Biden calls for gun control after a Texas school shooting

For the second time in less than two weeks, President Biden on Tuesday sought to console a faltering nation for another mass shooting, calling for action on gun control and asking what it would take for lawmakers to stand up to the producers of arms and lobbyists who, according to him, have prevented “Common sense gun laws”.

“As a nation, we must ask ourselves: when, in the name of God, will we stand up in the arms lobby? When, in God’s name, will we do what we all know in our instincts that needs to be done? ” Biden said in an emotional seven-minute prime-time speech following his return from a five-day trip to South Korea and Japan.

The president’s comments came hours after a gunman killed at least 21 people, including 19 children, at Robb Elementary School in the small working-class town of Uvalde, Texas, about 80 miles west of San Antonio.

A visibly frustrated but gloomy Biden said he was “sick and tired” of the mass shootings and said it was “time for action.”

“How many dozen little children … have witnessed what happened … have seen their friends die, as if they were on a battlefield, for God’s sake?” he asked her.

Biden’s trip to Asia was interrupted by tragic shootings. Shortly before leaving on his overseas trip, he went to Buffalo, New York, cry with the families of the victims of the May 14 mass shooting in a grocery store which killed 10 people.

On his 17-hour return flight from Asia, when he learned of the latest shooting, Biden said he was struck by the fact that other countries rarely face the kind of mass shootings that regularly plague the United States.

“Why are we willing to live with this carnage?” she asked. “Where, in God’s name, is our backbone?”

Before landing in Washington, Biden spoke with the Republican governor of Texas. Greg Abbott and offered assistance, according to the White House. The president also issued a proclamation ordering American flags to be flown at half mast in the White House and all federal buildings until sunset on Saturday.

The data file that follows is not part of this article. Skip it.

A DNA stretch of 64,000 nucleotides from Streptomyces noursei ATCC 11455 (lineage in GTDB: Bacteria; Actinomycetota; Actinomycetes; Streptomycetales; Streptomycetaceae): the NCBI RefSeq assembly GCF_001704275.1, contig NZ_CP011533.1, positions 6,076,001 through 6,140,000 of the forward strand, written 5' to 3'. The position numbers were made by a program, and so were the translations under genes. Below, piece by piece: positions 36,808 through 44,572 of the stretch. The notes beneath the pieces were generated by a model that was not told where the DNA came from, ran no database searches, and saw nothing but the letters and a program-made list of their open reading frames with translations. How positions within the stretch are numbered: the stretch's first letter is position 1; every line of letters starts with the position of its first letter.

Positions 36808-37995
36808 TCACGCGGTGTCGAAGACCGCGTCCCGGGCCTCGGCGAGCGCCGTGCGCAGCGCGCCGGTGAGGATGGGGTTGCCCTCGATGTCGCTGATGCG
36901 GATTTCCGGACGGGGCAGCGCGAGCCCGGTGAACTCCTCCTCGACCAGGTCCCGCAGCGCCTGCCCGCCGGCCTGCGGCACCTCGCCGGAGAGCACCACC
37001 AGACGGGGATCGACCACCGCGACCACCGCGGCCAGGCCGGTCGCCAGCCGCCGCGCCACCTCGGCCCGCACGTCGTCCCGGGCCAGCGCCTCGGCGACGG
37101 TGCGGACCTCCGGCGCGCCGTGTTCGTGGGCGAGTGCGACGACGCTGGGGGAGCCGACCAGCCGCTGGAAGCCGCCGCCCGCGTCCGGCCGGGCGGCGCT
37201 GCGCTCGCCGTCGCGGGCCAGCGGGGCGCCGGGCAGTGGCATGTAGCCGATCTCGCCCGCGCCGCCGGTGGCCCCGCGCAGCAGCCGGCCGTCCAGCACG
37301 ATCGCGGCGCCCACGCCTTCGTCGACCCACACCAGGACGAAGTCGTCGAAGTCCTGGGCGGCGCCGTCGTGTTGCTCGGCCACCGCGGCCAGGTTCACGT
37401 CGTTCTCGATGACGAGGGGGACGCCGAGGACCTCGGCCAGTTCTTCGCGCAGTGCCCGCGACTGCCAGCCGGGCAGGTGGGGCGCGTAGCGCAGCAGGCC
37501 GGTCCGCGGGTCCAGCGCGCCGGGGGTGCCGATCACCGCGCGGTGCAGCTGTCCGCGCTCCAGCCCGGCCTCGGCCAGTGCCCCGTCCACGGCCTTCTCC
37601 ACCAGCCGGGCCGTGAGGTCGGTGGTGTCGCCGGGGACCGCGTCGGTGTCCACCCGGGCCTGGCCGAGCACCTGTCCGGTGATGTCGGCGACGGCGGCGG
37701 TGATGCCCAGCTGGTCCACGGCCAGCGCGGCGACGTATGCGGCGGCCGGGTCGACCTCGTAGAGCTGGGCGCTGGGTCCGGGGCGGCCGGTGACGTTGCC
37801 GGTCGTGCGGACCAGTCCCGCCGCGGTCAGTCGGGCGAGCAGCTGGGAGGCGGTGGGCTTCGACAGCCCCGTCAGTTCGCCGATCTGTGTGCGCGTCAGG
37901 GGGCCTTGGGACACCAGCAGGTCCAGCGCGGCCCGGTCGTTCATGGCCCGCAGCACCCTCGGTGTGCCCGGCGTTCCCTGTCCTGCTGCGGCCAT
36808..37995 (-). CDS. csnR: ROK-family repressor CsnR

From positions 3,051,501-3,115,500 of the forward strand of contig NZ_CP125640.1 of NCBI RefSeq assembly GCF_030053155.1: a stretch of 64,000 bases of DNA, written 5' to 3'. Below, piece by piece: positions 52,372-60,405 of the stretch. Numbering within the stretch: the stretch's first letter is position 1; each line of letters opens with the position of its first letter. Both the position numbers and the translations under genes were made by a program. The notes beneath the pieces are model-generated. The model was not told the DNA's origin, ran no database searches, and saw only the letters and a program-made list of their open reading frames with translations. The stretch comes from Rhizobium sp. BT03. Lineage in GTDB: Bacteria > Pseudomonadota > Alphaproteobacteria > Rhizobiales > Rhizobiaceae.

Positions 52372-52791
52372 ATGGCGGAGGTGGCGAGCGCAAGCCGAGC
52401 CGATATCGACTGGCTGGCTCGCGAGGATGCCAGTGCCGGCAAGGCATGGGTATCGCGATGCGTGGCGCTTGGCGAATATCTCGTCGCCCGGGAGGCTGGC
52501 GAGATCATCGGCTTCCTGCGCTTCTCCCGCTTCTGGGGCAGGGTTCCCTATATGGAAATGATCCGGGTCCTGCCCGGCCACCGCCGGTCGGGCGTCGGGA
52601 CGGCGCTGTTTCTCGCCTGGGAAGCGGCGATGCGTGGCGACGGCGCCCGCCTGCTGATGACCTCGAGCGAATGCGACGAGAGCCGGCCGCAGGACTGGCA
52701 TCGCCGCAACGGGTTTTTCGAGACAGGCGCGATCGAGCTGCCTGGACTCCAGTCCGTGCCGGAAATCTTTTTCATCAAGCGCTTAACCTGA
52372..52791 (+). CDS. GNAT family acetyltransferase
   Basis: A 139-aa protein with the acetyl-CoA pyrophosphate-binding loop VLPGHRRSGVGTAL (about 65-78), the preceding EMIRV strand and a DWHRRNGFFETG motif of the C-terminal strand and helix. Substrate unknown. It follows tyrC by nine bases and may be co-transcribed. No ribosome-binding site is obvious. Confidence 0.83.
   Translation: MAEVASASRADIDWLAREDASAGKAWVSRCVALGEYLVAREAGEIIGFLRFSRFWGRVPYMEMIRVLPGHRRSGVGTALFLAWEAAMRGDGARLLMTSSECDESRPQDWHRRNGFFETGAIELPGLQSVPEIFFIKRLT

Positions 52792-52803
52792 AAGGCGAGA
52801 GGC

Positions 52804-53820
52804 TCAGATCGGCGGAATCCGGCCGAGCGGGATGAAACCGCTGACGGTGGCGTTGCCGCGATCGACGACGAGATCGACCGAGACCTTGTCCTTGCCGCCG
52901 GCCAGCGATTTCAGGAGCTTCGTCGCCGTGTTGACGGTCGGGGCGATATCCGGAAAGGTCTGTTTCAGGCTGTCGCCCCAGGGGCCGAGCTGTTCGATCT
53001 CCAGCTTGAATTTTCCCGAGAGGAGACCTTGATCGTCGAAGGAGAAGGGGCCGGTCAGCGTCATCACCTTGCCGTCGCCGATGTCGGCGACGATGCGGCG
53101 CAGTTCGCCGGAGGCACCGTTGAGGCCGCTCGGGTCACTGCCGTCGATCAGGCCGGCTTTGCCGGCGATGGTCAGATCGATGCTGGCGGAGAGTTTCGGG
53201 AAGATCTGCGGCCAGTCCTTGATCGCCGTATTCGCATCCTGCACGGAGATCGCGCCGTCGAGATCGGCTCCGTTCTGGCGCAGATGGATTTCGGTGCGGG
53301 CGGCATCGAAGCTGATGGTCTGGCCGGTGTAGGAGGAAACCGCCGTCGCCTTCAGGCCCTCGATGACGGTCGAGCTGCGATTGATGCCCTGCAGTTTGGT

Biden also talked about the last time he was asked to stand up and talk about an elementary school shooting nearly a decade ago while he was vice president. He recalled the 2012 Sandy Hook Elementary School massacre in Newtown, Connecticut, where a gunman killed 20 children and six adults. The tragedy led to a national push for weapons reform, but the legislation was ultimately blocked by a Republican-led filibuster in the Senate.

He pointed out that more than 900 incidents of gun violence in the schoolyard have been reported since then, including shooting at Marjory Stoneman Douglas High School in Parkland, Florida in 2018 resulted in 17 deaths.

The president acknowledged that while any tragedy cannot be avoided, common sense gun laws, including a ban on assault weapons– could make a difference.

The White House has come under pressure from gun security advocacy groups to fulfill Biden’s campaign promise to curb gun violence. The president has issued a series of executive orders cracking down on so-called ghost guns, or untraceable weapons that can be built from parts purchased online; ordered the Department of Justice to create “strike forces” for arms trafficking and ordered cities to use federal relief funds to strengthen police forces and expand community violence response programs.

But Biden and White House officials say the president’s power is limited and only Congress can enact meaningful gun safety legislation. Republicans have long blocked gun safety bills, including a push last year to expand background checks and limit high-capacity magazines.

Prior to Biden’s remarks, Vice President Kamala Harris said she would normally say “our hearts are breaking, but our hearts keep breaking.”

“Enough is enough,” he said in brief remarks at the 20th Annual Awards Gala of the Asia Pacific American Institute for Congressional Studies. “As a nation, we must have the courage to act and understand the link between what makes public policy reasonable and sensitive to ensure that something like this never happens again.”

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